Apr 28, 2020
I used to read a lot of fantasy books and would love to get lost in the lore. I loved to learn about the edges of each world, just beyond the main story. Like yes, I would love to learn more about the random village hundreds of miles away from the objective of this book. Books with maps like the Inheritance series or the Merlin Saga were a delight! I would love flipping to the map just to trace out the journey of the characters, and try to figure out where they would go next.
As I’ve gotten older, I’ve found it harder to commit to the sheer volume of fantasy books, often thinking that the lore of real life often surpasses that of fantasy novels. With less exposition needed to explain the worlds, these books don’t boast over 500 pages per book. Now that I think about it, there have been very few books over 500 pages that I’ve read since I entered high school (around 9 years ago). I think I always just like to imagine what people’s lives are like, regardless of whether they exist in our world or another’s. I remember getting emotional thinking about the people that Cell absorbed in Dragon Ball Z or the people living in the world of Transformers (other than Shia Labeouf’s character).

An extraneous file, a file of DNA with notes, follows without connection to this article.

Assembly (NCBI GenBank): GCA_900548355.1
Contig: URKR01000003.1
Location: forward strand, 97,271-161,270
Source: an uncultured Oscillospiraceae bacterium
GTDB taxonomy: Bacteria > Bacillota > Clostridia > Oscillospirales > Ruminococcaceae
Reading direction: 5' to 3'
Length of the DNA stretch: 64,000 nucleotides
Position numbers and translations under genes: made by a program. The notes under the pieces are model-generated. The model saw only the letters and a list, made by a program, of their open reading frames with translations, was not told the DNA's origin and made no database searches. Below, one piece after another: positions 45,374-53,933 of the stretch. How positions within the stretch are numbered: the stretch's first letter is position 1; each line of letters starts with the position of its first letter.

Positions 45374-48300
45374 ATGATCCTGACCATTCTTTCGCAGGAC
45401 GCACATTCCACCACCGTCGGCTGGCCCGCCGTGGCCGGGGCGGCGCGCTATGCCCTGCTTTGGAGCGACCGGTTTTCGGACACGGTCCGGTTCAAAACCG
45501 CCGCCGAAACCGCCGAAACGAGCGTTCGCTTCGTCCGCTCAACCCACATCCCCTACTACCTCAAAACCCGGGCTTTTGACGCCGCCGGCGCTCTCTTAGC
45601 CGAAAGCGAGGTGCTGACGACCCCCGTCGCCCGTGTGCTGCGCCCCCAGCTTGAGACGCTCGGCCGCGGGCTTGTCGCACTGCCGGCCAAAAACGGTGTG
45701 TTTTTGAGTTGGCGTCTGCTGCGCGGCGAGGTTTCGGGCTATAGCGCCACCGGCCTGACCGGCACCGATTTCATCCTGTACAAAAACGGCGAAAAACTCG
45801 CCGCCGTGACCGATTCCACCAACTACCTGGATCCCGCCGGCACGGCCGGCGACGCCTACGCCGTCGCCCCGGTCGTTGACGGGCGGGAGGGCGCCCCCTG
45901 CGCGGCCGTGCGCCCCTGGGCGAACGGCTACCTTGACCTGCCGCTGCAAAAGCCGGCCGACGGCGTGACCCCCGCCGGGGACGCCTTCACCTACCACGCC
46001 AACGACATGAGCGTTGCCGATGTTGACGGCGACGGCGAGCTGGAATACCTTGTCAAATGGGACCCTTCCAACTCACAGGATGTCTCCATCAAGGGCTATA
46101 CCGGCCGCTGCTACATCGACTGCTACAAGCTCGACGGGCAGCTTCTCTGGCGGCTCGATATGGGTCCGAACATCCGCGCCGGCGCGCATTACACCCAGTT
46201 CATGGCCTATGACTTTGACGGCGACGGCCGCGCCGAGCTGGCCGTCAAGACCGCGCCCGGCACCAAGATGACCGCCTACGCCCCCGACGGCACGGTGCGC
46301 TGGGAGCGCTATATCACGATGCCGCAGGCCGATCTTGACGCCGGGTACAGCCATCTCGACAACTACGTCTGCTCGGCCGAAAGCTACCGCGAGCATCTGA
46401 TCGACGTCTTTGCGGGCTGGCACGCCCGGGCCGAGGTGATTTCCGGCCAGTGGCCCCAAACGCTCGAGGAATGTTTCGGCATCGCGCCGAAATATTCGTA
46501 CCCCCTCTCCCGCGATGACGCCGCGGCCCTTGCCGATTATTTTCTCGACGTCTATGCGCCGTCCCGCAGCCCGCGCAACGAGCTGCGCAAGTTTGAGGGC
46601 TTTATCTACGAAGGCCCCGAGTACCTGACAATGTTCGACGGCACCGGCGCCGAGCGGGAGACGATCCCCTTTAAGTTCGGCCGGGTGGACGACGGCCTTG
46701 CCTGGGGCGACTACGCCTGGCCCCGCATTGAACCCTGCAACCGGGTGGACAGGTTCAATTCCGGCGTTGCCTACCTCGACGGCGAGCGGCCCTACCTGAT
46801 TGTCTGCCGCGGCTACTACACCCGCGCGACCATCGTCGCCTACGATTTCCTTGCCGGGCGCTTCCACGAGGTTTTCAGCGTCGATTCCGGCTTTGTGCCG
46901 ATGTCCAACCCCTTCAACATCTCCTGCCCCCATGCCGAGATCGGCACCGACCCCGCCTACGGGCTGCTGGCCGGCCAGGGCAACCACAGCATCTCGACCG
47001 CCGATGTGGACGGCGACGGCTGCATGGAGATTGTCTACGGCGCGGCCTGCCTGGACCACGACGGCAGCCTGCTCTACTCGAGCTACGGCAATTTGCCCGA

But my love of built worlds continues. Naruto has been really key to my sanity lately. I’m re-watching Shippuden, except a condensed fan-made version called “Naruto Kai” that I watch at 2x speed so I can see my favorite bits quickly. Since I’ve seen the whole thing already (and many parts multiple times), I feel comfortable jumping into the Naruto Wiki to just learn about different characters in-depth or their powers or their family history or literally anything else. Once a show has 720 episodes, it’s incredible how full of a world they can create. The show focuses on powerful ninja, who essentially serve as the military force of villages in different countries. At some point, I started to realize that the majority of the population of this world exists outside of the focus of the show, which had me thinking about what it’s like to be an average Joe in that type of world.
If I think about it more, I guess it’s like being an extra in every movie set in our world. Like, when a bunch of quarantine movies get made in the coming years, I’m sure that we’ll see a lot about healthcare workers and essential workers (deservedly), but the stories of average people blogging will likely be left out. The real world will thankfully have records of those people, in bad NYT pieces and amazing blogs from random people.